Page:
My Place By the Sea, Rockport
We’ve been hearing good things about the food at this upscale restaurant for years. From the pictures we’ve seen of the outside deck, this is the place to be on a summer night with your sweetheart.

Madfish Grille, Gloucester
Rocky Neck is one of those places that always makes us feel happy, and the Madfish Grille looks like just what we’re in the mood for when eating outside in the summer. Margarita shrimp, crab BLT, panzanella salad, grilled lamb, scampi pizza—need we say more? (Ed. Our review 9/3/09)

Plum Island Grille, Newbury
Creative cuisine and a fabulous sunset: sign us up. This island retreat is at the top of our list to try—if anyone has been recently, please leave your menu recommendations in the comments. (Ed. Our review 11/13/09)

Michael’s Harborside, Newburyport
The Newburyport waterfront is always hopping in the summer, and Michael’s is right in the thick of things. The menu says their lobster roll is famous, we hear good things about their burgers, and the balsamic brown sugar short ribs sound intriguing.

Danversport Grille and Bistro, Danvers
Quite a few North Shore residents have pointed us toward this restaurant, part of the Danversport Yacht Club but open to the public. The menu tends to classic dishes like chicken oscar and prime rib, and the view overlooking the inlet’s docked boats looks spectacular.

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Salem’s Lobster Shanty Is More Than Meets the Eye

Posted: May 19th, 2009 | Author: | Filed under: American, Casual/Pub Food, Lobster Shanty, Salem, Seafood | Tags: , , , , , , , , | 5 Comments »

shanty21

After running some early evening errands in Salem on Friday, we passed the Lobster Shanty and decided to stop for a bite. A local dive bar lauded by Yelp-ers as the best place around to get drunk with your dog, the Shanty advertises “warm beer, lousy food, surly waitresses, rude bartenders and cranky cooks.” How could we not investigate?

The place is one of the tiny buildings in Artist’s Row, so the actual bar is relatively small, but what draws locals on summer nights is the good-sized patio area with free live music on weekends. We opted to sit outside and perused the very reasonable drinks menu, choosing a Belfast Bay Lobster Ale ($4.25) and a specialty cocktail, The Perfect Storm ($7.50), that turned out to be a tasty rum punch with a nice kick.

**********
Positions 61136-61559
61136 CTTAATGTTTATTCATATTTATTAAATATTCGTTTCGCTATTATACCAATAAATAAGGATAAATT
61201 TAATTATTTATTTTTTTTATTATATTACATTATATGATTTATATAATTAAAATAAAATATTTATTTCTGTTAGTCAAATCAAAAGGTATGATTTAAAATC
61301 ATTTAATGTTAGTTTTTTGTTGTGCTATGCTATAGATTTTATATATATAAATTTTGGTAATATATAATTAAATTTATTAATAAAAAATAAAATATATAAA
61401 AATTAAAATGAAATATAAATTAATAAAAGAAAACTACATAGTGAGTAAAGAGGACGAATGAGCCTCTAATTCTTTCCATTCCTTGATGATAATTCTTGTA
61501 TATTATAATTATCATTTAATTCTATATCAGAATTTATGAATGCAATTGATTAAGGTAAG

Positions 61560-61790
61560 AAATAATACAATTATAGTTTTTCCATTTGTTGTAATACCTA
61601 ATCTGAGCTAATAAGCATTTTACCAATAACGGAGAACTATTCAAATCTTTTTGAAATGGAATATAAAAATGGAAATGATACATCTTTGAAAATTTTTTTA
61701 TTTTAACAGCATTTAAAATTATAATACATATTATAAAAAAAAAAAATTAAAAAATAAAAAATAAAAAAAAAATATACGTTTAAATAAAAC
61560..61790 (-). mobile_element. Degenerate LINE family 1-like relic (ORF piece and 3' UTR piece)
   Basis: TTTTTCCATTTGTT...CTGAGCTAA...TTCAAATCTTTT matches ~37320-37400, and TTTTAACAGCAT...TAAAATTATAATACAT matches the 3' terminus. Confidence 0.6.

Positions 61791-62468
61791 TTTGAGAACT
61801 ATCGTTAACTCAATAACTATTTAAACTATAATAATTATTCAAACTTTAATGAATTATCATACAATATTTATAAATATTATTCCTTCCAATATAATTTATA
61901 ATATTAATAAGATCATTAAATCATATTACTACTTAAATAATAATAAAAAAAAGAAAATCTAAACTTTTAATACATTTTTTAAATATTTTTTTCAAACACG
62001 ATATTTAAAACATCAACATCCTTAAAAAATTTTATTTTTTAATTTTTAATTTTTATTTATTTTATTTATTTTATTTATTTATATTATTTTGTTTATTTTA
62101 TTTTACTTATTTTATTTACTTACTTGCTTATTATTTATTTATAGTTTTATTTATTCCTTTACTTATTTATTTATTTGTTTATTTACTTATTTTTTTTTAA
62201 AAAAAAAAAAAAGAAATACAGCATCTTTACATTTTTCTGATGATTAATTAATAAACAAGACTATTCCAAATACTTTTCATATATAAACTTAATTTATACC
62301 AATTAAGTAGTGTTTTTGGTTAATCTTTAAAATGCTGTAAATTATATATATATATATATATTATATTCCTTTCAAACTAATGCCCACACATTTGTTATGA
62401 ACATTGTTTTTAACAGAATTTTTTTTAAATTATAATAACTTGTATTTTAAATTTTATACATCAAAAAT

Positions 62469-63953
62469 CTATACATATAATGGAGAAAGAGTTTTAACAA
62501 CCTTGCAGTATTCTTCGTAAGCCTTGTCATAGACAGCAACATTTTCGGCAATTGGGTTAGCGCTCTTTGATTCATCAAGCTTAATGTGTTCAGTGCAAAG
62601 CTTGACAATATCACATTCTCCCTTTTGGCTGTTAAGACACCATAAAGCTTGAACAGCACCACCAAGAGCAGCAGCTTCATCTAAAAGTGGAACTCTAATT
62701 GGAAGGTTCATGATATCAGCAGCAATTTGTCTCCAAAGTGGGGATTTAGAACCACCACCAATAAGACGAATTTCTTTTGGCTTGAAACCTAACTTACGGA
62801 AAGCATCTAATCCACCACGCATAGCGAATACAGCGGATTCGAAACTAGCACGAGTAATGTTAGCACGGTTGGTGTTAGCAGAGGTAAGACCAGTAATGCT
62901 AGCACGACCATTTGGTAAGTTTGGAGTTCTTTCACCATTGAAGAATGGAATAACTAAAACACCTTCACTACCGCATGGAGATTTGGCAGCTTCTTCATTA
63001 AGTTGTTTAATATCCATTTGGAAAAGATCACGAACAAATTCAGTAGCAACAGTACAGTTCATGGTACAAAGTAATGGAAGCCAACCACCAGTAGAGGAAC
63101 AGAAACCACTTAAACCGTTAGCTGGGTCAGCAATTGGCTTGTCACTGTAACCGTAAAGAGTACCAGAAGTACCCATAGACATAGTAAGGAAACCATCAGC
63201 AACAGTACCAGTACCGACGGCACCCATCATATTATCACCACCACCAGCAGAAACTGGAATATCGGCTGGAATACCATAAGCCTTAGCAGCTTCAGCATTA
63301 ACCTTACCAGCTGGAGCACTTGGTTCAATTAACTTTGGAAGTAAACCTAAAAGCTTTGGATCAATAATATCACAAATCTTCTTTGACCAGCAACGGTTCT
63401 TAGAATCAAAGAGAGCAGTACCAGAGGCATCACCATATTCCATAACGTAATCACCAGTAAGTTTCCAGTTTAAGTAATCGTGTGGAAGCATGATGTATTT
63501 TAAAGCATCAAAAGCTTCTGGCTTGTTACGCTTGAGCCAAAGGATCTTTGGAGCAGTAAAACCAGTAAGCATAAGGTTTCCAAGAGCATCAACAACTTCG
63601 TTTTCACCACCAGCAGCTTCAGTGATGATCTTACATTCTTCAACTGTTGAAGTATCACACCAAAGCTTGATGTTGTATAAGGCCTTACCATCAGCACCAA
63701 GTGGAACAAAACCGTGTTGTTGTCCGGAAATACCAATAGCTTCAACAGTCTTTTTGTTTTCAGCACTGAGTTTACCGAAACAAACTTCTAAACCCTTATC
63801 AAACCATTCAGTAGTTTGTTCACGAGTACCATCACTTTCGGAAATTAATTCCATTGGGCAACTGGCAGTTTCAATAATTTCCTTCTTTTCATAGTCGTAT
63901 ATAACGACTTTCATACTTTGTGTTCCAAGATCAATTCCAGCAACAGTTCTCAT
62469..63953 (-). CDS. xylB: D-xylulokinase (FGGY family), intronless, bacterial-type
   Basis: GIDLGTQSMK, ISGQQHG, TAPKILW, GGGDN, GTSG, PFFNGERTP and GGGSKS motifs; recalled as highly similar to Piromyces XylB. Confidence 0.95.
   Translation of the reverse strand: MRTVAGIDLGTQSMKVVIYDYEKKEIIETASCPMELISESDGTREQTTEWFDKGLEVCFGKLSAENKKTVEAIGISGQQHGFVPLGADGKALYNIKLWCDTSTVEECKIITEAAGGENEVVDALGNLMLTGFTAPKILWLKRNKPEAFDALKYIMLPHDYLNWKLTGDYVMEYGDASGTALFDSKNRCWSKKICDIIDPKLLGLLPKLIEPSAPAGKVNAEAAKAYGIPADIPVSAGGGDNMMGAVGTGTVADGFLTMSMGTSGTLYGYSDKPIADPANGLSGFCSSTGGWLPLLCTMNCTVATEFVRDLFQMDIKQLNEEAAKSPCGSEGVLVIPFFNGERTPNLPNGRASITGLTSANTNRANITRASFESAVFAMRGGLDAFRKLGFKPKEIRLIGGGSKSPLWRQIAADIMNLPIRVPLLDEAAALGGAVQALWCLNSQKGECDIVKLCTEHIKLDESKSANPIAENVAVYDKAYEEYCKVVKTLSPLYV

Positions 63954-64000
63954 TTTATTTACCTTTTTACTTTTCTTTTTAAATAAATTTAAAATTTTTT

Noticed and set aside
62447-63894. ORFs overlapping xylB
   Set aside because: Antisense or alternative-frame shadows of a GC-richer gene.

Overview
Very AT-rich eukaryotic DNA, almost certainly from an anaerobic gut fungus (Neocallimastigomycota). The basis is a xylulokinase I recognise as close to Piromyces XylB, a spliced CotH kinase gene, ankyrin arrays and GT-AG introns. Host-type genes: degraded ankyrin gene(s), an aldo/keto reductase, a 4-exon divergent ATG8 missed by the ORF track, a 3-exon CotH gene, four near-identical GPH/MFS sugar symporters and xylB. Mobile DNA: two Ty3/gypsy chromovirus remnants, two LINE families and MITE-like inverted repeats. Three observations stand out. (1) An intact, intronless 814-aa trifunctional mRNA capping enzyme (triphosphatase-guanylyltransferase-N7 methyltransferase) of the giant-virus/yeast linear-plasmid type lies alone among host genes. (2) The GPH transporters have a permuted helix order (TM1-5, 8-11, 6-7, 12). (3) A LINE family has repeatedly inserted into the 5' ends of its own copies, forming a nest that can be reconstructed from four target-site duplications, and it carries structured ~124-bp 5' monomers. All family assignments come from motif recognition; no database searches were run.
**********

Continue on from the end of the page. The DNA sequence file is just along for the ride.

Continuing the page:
Along with the requisite boiled lobster and fried seafood offerings, the menu provides a wide range of choices, including grilled pizzas ($7-$9), gourmet burgers ($7-$10), and entrees ($13-$20) We got a chance to chat with executive chef Diane Wolf, who co-owns the Shanty with her husband, Lee. When they bought the place two years ago from the previous owner, she told us the menu was very limited, and she couldn’t resist having a little fun with it.

So while it boasts about limp salads and the tepid sodas, The Shanty’s menu actually reflects creativity and quality not found in your standard pub food; a burger dredged in sesame seeds and cracked black pepper and topped with gorgonzola, grass-fed Guinness-soaked steak tips, and side dishes like wilted spinach and bacon and grilled seasonal veggies. All of the seafood is bought from local fishermen, and Wolf said they make their own mozzarella.

We ordered the calamari ($10) to start, the lobster roll ($17) with a side of the spinach and bacon, and a fishwich ($7) with sweet potato fries and an extra side of pickled beets. The teenaged member of our party ordered the chicken tenders and fries basket.

The calamari was terrific, lightly breaded and very tender. Our only disappointment was that it wasn’t a larger portion—we inhaled it in short order. The chicken basket was pub standard, but the fries were salted with what looked like sea salt, a nice touch.

fishfriesThe lobster roll was what a lobster roll should be: chock full of meat, not overly dressed or seasoned, served on a toasted hot dog bun (we’re sticklers on that point). The piece of fish in the sandwich was good-sized, lightly breaded, and crisp. Our server, a smiling young man who answered to the name of Betty (!?), forgot the tartar sauce but was highly apologetic about it. The spinach and bacon was lovely, and the sweet potato fries were divine. Delicious and crispy with large flakes of salt, we would return on their merit alone.

In truth, there are many reasons to return to The Shanty. Yes, it’s a small unassuming place with some surly looking characters haunting the kitchen, but we found the staff genial, the food tasty, and the prices excellent. (Wolf told us that with an eye to the current economy, they’re staying with last year’s prices). With outdoor seating, music on weekends, inexpensive drinks and snacks as well as the more gourmet options, we’re thinking it’s a great place to chill on a summer night. Whether or not you bring your dog is up to you.

The Lobster Shanty
25 Front St. (At Artist’s Row) Salem
(978) 754-5449
http://lobstershantysalem.com

Lobster Shanty on Urbanspoon